We were lucky enough to travel to Mexico recently where our dried out spongey brains were renewed with fresh coconut water and guacamole. Long haul explorations across the Atlantic definitely aren’t always on the agenda, but any form of travel however short or long, can do wonders for a weary mind. We’ve also found that taking shorter pauses alongside our daily work can inspire new creativity and ways of thinking in unpredictable and brilliant ways.
As a small studio with long-term clients we really care about, our adventures often include some level of connection and opening of the laptop. This has taken some trial and error but we’ve found it to be really enjoyable and freeing to work whilst we’re away. Firstly it avoids the dreaded humungous inbox on returning home and unexpectedly means we can often relax more whilst we’re away. Moving away from the all or nothing mentality that often surrounds work and time off is something we’re learning slowly – here’s a few lessons we’ve learned so far.
1. The same four walls make creativity a dull business.
If you’re like us you most likely sit in the same chair, next to the same person, sipping your brew out of the same mug. Routine is brilliant and we wouldn’t be without it but immersing yourself in new surroundings every now and then can help to fire off new patterns in your brain and shed light on challenges and unhelpful patterns.
Just working in your local coffee shop for a few hours has been shown to boost creative thinking and productivity.
Work with whatever time you’ve got and find what suits you best.
2. Walking and talking is a cure-all
Walking meetings seem to be the new hip thing but we all know that the great outdoors is a timeless solution to get the creative juices flowing – Wordsworth and daffodils are sound evidence. For us, a 20 minute walk around the local park might be enough to start off a new business plan, or a chance to dig our toes in the sand will help us to feel more grounded and able to manage our workload when we return to our screens.
There’s also something about talking through things – in your own mind or with a colleague – that is less tricky when you’re walking side by side rather than eye to eye. There are people out there who have backed this up with research.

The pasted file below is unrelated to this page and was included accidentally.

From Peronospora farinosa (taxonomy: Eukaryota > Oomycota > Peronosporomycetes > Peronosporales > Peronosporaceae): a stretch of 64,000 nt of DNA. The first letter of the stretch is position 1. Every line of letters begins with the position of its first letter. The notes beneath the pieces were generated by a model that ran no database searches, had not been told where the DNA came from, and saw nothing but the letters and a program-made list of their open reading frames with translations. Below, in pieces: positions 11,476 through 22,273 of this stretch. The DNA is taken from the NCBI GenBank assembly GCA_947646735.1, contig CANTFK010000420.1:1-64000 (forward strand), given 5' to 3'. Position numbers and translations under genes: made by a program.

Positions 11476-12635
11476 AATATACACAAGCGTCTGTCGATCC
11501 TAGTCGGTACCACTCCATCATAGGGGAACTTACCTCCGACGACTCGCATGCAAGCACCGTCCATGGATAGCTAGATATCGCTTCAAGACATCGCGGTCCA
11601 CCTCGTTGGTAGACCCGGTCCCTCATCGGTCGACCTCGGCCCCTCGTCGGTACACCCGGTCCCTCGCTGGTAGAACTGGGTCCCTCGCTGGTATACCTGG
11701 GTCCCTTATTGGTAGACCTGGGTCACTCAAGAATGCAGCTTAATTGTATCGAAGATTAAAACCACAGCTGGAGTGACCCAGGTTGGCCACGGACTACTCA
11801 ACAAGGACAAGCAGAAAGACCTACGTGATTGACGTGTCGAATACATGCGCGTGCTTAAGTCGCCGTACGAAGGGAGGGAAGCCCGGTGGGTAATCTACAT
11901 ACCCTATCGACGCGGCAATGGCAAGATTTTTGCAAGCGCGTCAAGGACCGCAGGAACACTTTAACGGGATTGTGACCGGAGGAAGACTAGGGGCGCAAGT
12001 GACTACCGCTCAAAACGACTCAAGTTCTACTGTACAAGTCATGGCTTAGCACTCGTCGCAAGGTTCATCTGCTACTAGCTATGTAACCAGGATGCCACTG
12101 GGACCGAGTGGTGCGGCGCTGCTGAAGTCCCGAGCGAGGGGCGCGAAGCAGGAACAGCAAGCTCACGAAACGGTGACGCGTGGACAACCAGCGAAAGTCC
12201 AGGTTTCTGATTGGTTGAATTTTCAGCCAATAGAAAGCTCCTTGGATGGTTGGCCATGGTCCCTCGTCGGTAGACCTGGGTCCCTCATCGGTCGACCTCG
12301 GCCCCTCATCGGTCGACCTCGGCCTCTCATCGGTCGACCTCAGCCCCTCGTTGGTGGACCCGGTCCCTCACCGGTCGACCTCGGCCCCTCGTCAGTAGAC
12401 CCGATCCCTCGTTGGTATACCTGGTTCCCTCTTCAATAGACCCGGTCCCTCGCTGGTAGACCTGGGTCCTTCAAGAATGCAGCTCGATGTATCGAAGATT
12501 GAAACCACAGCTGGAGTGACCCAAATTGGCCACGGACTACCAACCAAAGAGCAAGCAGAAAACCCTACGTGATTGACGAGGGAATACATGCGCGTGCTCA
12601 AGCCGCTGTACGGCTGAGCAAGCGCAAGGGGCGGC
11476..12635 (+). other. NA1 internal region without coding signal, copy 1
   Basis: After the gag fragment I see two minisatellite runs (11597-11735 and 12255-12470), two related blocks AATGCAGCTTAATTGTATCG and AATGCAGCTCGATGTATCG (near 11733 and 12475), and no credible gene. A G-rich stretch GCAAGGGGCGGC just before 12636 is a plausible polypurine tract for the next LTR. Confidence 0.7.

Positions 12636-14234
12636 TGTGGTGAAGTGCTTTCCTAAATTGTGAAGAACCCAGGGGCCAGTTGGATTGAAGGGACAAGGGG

3. Bursting your bubble is refreshing and eye opening
The fact is that not everyone is doing the same thing as you – we know this intellectually but in the midst of a hectic work life it can be forgotten. Some people are weaving dreamcatchers, others are making delicious coffee or working the land. And even the people who are doing a similar job to you may be doing it in quite a different way – there’s always more than one way to skin a cat as the saying goes.
Travel gives us a chance to marvel at other people’s day to day and step out of our own. Cheesy but true.
4. Pen, Paper and People
Being away, especially suspended from the real world in midair, is sometimes the permission slip we need to get out a notebook and start daydreaming and doodling. I have a great love of poetry but never normally give myself permission to spend an hour or two writing for pleasure. On my last flight I resisted the urge to watch back to back films and instead wrote two cathartic poems that felt like they’d been dying to be spilled onto paper.
And never underestimate people watching, we loved seeing Stephen Cheetham’s recent series of illustrations from his time spent living in the city of Jaipur. People watching wherever you are is a never ending source of inspiration.
5. Post a letter
If all else fails, go and post a letter. It means you can walk with purpose, not feel like you’re skiving and get some headspace.
Main image of Tulum, Mexico via Unsplash by Andy McCune